Summary of Newman v. Hinky Dinky Omaha-Lincoln, S. Ct. Nebraska 
Tenant’s Right to Assign or Sublease
Relevant Facts: Pl, Newman is the owner and entered into a written lease w/ ACS as tenant w/ fixed rent and additional rent based on gross receipts. ACS operated a chain of Hinky Dinky supermarkets. A lease provision “T may not assign or transfer this lease or sublet the premises w/o written consent of LL first." ACS asked for consent to assign to Nash and a subsequent assignment to Hinky. Newman did not consent. ACS assigned the lease to Nash and then subleased to Hinky w/o consent. Pl found out and served Notice to Vacate & then N to Quit.
Legal Issue(s): Whether a lessor must have a commercially reasonable objection to the assignment or subletting, when the lease allows assign or sublet only w/ the lessor’s consent?
Court’s Holding: Yes
Procedure: Partial Summary for Pl on w/h consent; trial on waiver/payments ruling for PL. Reversed and remanded.
Law or Rule(s): Where the lessor retains the discretionary power to approve or disapprove an assignee, this discretionary power should be exercised in accordance with commercially reasonable standards. Where the lessee is entitled to sublet under C. L. but has agreed to limit that right by first acquiring consent of the LL, the lessee has a right to a expect that consent will not be unreasonably withheld.
Court Rationale: A commercial lease does not expressly permit a lessor to w/h consent to an assignment or subletting and contains an approval clause, such as a provision that there can be no assignment or subletting w/o the lessor’s prior consent, a lessor may w/h consent only when the lessor has a good faith and reasonable objection to the assignment or subletting, even in the absence of a lease provision that the lessor’s consent will not be unreasonably withheld. The lease here does not expressly permit or authorize Newman to w/h consent, the provisions of the lease require that the lessor act in good faith and reasonably in w/hing consent to an assignment or subletting. Whether Newman acted in good faith and reasonably in w/hing consent is a question of material fact.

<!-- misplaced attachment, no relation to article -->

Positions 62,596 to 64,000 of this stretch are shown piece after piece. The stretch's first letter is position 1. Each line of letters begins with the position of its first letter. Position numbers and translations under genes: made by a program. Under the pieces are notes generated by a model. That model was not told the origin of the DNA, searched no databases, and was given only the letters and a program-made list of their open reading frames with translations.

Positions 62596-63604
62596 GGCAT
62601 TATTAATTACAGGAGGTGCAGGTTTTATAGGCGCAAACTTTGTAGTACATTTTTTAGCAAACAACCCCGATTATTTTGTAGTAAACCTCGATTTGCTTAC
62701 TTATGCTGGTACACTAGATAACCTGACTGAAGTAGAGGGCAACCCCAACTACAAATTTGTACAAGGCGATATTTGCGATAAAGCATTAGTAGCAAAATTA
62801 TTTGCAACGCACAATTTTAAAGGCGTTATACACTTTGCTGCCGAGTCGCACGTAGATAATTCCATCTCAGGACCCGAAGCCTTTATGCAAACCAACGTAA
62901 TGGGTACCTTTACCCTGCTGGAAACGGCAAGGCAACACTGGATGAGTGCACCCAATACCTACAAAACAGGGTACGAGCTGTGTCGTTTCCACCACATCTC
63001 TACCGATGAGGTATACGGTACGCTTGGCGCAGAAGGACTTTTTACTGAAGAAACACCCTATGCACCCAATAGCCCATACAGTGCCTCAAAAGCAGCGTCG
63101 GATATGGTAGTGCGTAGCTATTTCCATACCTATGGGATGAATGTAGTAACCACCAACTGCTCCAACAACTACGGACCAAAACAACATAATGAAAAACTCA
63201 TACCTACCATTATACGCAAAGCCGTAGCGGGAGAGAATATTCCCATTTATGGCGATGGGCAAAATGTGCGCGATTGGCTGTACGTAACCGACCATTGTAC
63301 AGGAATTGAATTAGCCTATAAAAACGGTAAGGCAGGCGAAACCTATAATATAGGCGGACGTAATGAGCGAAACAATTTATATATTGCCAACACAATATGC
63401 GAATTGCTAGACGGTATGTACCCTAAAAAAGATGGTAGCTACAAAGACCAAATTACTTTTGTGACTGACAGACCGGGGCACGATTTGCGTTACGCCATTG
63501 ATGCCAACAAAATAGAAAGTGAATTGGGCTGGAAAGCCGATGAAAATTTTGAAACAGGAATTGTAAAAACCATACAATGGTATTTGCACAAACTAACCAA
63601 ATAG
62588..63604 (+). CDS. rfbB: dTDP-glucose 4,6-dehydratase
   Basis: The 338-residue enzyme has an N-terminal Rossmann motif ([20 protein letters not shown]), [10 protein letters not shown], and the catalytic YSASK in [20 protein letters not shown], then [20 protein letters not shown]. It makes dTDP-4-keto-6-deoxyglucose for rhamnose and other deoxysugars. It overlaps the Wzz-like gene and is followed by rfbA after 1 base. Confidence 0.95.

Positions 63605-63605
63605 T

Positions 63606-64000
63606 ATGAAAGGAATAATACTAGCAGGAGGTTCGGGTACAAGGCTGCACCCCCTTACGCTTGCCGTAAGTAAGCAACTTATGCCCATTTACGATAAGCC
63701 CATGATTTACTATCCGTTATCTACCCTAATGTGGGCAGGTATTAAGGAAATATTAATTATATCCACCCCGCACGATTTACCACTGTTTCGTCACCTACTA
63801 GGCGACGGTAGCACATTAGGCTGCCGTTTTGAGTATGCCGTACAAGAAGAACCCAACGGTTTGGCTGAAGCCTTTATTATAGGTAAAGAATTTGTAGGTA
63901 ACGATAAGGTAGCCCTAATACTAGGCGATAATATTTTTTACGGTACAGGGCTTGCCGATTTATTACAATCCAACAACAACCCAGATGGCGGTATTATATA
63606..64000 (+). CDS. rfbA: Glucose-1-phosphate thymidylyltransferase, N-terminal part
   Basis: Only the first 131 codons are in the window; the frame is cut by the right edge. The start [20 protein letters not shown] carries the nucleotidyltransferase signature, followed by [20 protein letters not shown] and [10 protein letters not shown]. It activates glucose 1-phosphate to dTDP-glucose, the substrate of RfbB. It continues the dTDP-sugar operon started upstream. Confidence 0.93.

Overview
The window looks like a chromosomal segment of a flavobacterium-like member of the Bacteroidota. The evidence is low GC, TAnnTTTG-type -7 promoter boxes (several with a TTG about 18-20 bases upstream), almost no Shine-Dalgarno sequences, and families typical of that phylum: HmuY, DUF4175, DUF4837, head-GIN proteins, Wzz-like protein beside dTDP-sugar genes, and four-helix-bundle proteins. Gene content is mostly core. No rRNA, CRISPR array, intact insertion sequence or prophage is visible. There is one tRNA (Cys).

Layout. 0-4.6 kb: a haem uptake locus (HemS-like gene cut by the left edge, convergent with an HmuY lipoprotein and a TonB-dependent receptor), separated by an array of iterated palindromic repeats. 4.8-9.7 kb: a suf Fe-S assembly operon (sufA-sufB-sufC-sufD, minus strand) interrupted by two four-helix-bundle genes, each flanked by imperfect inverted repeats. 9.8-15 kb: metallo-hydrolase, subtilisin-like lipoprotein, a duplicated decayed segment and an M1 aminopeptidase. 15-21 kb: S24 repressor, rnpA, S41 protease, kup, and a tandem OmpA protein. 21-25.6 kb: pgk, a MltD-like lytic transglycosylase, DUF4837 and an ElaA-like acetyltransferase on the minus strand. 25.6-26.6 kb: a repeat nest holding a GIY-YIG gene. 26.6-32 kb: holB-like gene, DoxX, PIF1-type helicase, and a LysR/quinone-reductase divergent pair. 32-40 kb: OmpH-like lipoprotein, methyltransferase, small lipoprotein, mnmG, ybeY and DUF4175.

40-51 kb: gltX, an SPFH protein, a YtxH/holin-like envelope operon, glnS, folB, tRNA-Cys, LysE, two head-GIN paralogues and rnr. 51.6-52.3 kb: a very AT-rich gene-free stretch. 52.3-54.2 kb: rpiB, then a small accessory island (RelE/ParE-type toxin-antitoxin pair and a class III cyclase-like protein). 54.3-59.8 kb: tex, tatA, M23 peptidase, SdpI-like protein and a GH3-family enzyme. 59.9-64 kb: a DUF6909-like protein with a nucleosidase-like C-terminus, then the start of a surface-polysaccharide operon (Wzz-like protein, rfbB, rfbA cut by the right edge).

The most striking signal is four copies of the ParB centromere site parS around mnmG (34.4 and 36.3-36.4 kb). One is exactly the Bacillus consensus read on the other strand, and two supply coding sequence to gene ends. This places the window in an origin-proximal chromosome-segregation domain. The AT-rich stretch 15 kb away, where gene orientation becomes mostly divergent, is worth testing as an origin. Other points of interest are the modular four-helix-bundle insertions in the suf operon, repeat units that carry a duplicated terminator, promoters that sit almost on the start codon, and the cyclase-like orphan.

Plaintiff’s Argument: The language of the lease specifies that a lessor has an absolute right to w/h consent to a lease assignment or subletting, however unreasonable or arbitrary the refusal.
Defendant’s Argument: The lessor cannot unreasonably or arbitrarily w/h consent, it must be based on good faith.
Factors to determine good faith and reasonably: Financial responsibility of proposed assignee/sublessee; the assignee’s or sublessee’s suitability for the property; legality of the proposed use; need for alteration of the premises; and the nature of the occupancy.